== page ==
(NewsSpace.com) – More than 40 million people in the United States live with some form of disability. Many require additional accommodations to carry out daily tasks. In the public school system, educators are required to provide the tools necessary for students with disabilities to thrive in their environment. However, sometimes they fail the very children they’re supposed to help. That’s what the family of Miguel Luna Perez, who is deaf, alleges happened with Michigan’s Sturgis School District.
The battle has gone all the way to the Supreme Court (SCOTUS), where it looks like the justices appear to be ready to side with the student.
Perez is an immigrant who came to the United States from Mexico when he was 9 years old. When he entered the public education system in the Sturgis School District, he was assigned a classroom aide because of his hearing loss. However, according to the lawsuit filed by Perez’s family, Perez v. Sturgis Public Schools, et al, the aide was unqualified to deal with his disability. Newsmax reported that she didn’t know sign language. Though she tried to teach herself, it resulted in a language only she and Perez understood. As a result, he was unable to communicate properly with others.
The lawsuit also alleges the school district failed to accurately update Perez’s parents on his academic progress, and they were stunned to learn he would not be graduating high school with his diploma, but rather a certificate of completion.
ADA vs. IDEA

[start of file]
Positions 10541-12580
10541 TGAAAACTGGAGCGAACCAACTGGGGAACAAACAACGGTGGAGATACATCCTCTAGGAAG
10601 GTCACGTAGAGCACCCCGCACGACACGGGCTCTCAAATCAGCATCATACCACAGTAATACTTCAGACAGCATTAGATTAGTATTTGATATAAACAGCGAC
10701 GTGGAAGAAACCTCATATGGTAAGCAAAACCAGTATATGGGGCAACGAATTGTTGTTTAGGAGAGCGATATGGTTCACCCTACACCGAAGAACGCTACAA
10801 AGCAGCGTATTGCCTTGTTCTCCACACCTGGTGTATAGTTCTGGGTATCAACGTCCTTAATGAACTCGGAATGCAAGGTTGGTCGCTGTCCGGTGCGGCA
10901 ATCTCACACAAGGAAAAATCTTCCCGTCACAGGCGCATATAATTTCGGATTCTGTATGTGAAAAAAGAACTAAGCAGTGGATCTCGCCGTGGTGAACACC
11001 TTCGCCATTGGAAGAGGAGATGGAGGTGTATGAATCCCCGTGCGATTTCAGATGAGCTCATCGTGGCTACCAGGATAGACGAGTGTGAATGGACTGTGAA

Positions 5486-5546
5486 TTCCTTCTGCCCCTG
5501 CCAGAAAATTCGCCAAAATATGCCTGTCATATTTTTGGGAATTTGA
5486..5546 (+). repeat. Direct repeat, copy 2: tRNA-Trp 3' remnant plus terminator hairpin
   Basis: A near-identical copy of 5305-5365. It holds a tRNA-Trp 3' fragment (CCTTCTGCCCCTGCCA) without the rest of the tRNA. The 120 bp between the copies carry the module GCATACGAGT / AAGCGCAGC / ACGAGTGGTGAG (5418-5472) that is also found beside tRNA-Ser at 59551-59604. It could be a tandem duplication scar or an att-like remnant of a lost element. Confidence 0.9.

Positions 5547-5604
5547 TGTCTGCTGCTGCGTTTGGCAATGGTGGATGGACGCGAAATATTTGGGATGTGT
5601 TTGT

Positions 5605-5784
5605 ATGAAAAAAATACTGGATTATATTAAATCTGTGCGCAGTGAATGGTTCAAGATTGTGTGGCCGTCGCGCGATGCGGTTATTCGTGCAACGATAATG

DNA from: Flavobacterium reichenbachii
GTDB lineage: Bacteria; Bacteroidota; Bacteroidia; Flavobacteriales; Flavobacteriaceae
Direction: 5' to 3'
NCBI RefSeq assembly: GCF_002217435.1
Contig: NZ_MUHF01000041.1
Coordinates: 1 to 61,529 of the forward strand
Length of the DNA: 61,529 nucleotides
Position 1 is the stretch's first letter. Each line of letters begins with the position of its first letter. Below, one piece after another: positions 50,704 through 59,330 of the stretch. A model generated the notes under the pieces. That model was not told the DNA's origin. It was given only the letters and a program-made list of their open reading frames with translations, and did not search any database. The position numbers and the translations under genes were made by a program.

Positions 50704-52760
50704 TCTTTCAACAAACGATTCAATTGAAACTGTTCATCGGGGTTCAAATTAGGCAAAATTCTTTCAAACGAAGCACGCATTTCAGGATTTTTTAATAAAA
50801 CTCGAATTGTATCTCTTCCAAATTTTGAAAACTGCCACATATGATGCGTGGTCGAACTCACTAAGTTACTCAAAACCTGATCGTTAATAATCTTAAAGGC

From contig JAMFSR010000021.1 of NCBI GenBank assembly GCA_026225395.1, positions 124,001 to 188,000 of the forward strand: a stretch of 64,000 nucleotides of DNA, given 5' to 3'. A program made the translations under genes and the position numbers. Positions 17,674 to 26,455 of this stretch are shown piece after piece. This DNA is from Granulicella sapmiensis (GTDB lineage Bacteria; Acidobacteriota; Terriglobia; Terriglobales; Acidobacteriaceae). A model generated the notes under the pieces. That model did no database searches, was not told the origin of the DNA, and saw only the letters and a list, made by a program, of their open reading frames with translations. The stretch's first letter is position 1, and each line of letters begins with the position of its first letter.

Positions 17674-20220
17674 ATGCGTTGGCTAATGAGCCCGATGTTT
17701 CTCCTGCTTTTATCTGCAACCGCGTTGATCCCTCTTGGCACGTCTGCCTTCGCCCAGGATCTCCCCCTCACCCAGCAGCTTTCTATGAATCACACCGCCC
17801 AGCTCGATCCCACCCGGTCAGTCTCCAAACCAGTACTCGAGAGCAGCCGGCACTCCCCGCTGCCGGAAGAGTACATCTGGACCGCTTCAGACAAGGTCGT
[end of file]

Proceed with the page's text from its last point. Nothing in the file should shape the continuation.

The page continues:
There are two major laws on the books tailored toward making sure disabled people get the tools they need to succeed. The American Disabilities Act (ADA) is a broader legislation that focuses on discrimination against those who have disabilities. It applies to many areas, including the workplace, public accommodations, transportation, and access to government resources at the state and federal levels. The Individuals with Disabilities Education Act (IDEA) centers specifically on public education.
Perez’s family sued the school district, alleging violations of both laws, but a state judge dismissed the ADA claims citing a lack of jurisdiction. The two parties eventually settled the claims pertinent to IDEA violations in which the district agreed to pay for additional education at the Michigan School for the Deaf, which he attended and graduated from in 2020, and any post-secondary institution. It also agreed to pay for the entire family to learn American Sign Language (ASL). However, the family continued pursuing damages under the ADA, this time filing a lawsuit in federal court.
In a federal court, US District Judge Paul Maloney dismissed Perez’s claims under the ADA, saying the plaintiff must exhaust all efforts before pursuing the lawsuit. Since Perez settled with the district on the IDEA claims, the judge determined he had failed to do so. The US Court of Appeals for the 6th Circuit subsequently upheld Maloney’s ruling, which brought the case to the SCOTUS.
Supreme Court Justices Appear Sympathetic
Oral arguments for Perez v. Sturgis Public Schools, et al took place on January 18. Both the conservative and liberal justices seemed to be sympathetic to Perez’s plight. Justice Elena Kagan said it seemed the plaintiff did “everything right.” Conservative Justice Amy Coney Barrett expressed similar views surrounding the settlement of the IDEA claims, while Justice Neil Gorsuch, another Conservative, indicated the law’s text itself lent credence to Perez’s arguments.
A ruling is expected on the case this June.
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